Food allergies involve the immune system, which produces allergen-specific antibodies. They develop slower in time, when your pet has had the same food for a long period of time. Sometimes it may take over 1 year before they manifest. The symptoms due to an allergy then also take longer to fade after the allergenic food is stopped. The quality of food ingredients plays almost no role here. That is, a dog allergic to chicken will be equally allergic to chicken from intensive farming or the most naturally and organically reared birds.
Needless to say, a food allergy can be triggered not only by dog food, the allergens could be in anything your dog eats, including treats and anything hunted or scavenged outdoors.
Dogs of any age can get food allergies, from recently weaned puppies to old dogs that have had the same food for years. But symptoms are more likely in young dogs - roughly 30% of dogs that are diagnosed with food allergy are under 1 year old. There’s no difference between males and females or any breed predisposition observed.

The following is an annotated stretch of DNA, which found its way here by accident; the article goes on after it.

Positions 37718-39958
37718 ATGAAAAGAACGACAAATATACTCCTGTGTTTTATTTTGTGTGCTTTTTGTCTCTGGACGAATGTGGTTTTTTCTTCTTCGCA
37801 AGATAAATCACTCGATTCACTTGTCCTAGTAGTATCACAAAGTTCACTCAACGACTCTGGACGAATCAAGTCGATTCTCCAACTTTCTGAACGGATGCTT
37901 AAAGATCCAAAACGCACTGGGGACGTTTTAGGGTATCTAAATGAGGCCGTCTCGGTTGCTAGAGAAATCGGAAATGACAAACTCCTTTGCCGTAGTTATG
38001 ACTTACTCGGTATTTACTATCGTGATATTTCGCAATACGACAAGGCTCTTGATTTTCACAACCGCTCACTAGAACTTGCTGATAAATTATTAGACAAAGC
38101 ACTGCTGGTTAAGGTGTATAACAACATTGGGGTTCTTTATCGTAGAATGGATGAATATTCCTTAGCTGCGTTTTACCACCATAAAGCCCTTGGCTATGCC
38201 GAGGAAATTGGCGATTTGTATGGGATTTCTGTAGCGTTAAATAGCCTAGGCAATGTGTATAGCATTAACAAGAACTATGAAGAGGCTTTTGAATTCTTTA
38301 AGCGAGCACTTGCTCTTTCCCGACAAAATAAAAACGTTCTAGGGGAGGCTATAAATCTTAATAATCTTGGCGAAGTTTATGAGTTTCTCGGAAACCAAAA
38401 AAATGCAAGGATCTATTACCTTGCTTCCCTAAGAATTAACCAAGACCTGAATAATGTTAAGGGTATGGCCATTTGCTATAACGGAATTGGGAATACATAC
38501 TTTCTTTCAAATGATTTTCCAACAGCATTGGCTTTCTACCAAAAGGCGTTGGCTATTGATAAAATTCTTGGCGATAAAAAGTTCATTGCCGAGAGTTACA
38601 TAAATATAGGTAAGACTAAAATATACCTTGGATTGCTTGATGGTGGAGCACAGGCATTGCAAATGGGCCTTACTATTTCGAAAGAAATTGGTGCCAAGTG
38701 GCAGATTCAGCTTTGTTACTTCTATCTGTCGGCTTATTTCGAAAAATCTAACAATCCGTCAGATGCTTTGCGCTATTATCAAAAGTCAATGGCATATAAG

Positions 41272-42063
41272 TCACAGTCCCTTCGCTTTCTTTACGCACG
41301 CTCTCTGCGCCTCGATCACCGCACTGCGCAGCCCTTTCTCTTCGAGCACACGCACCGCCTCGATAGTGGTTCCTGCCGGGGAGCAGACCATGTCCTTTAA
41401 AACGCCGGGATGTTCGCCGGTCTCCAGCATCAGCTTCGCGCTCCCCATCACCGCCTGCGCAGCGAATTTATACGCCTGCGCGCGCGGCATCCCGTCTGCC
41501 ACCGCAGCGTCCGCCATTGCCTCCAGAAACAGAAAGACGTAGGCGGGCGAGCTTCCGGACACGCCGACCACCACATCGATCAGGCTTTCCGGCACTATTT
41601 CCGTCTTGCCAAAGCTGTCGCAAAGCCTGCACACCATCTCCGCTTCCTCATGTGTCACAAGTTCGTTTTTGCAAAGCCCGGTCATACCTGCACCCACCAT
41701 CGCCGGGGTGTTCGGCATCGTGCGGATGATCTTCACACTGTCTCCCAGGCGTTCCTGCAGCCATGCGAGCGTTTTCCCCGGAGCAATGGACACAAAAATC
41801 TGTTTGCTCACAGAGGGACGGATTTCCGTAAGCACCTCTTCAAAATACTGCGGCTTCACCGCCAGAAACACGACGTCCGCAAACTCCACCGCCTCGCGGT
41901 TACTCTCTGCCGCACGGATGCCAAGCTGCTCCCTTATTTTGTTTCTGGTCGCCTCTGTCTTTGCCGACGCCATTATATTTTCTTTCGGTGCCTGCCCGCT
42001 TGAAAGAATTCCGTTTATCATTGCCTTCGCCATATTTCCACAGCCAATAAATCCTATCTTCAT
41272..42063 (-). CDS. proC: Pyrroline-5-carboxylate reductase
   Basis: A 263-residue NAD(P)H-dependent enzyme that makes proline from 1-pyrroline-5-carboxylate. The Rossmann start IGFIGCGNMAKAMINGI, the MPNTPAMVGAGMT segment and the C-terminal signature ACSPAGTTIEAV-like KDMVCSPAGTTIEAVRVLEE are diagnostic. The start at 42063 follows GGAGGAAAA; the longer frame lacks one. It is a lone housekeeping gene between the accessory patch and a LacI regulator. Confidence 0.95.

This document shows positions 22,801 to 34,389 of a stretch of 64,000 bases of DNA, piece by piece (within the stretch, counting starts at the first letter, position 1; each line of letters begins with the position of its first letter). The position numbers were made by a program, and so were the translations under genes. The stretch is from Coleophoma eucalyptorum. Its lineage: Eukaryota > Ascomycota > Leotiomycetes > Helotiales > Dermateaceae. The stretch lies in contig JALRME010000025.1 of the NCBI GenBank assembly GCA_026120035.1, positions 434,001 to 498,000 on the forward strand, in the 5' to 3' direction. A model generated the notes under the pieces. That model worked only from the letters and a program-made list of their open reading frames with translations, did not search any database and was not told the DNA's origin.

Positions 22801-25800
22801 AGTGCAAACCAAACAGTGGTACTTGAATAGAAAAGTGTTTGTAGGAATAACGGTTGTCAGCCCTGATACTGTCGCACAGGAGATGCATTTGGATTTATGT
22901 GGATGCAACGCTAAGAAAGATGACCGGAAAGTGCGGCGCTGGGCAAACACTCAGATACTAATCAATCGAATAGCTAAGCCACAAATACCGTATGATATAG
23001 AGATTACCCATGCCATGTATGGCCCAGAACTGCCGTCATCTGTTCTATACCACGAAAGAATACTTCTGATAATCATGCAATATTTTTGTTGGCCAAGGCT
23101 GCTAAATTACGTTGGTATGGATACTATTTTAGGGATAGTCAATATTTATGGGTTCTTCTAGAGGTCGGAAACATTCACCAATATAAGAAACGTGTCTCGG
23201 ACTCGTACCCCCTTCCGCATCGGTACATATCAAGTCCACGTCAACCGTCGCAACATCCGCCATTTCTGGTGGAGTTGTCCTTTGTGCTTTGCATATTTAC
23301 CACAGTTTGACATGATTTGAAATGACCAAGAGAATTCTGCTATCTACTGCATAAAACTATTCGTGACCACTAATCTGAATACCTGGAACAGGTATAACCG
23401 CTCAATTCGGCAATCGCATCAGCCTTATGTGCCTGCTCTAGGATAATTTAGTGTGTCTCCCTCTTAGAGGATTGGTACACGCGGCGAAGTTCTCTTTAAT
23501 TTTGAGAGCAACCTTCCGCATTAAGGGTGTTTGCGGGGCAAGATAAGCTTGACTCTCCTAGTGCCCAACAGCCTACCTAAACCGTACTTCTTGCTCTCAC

The ingredients dogs are most often allergic to are:
Some proteins show cross-reactivity if their structures are alike, meaning that a dog allergic to chicken could have symptoms after eating turkey (but they won’t necessarily be allergic to eggs).
The vast majority of cases involve proteins of animal origin, gluten (a wheat protein) allergies are very rare in dogs, less than 10%.
How to recognise if your dog has a food allergy?